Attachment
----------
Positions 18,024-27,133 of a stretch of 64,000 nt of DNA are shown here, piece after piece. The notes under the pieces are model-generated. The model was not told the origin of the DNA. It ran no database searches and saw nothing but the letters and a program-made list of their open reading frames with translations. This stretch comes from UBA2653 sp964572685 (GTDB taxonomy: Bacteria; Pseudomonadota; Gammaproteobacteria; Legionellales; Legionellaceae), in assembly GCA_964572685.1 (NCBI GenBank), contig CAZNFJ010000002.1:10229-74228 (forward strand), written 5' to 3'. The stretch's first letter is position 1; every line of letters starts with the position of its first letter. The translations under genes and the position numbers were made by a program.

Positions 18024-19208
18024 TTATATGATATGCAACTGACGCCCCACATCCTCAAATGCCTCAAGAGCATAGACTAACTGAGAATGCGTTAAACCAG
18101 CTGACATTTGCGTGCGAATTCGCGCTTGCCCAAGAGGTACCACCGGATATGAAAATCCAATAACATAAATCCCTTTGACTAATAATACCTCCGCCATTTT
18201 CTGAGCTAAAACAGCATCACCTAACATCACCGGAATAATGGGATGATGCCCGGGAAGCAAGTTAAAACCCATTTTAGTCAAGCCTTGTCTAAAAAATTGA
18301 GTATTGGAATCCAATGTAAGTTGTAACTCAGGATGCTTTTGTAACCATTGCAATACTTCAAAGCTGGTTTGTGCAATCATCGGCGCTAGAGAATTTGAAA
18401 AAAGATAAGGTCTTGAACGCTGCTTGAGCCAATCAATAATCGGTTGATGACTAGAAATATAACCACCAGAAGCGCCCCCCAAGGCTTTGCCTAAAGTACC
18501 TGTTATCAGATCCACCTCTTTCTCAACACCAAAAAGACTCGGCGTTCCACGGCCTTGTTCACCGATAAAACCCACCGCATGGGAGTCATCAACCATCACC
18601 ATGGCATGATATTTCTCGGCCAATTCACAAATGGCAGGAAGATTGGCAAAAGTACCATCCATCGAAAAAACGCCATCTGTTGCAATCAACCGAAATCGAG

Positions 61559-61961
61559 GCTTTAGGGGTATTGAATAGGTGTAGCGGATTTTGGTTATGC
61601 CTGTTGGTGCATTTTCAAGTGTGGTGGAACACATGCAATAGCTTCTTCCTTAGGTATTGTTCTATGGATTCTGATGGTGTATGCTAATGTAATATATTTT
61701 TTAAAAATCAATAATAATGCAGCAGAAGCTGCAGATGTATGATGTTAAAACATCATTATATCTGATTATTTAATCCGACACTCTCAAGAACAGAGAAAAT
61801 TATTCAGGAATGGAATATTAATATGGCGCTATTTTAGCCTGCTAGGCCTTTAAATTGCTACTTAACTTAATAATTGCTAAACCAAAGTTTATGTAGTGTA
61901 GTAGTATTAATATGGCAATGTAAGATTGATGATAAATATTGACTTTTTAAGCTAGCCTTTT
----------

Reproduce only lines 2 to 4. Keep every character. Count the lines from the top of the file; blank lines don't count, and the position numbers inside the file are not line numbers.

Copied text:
Positions 18024-19208
18024 TTATATGATATGCAACTGACGCCCCACATCCTCAAATGCCTCAAGAGCATAGACTAACTGAGAATGCGTTAAACCAG
18101 CTGACATTTGCGTGCGAATTCGCGCTTGCCCAAGAGGTACCACCGGATATGAAAATCCAATAACATAAATCCCTTTGACTAATAATACCTCCGCCATTTT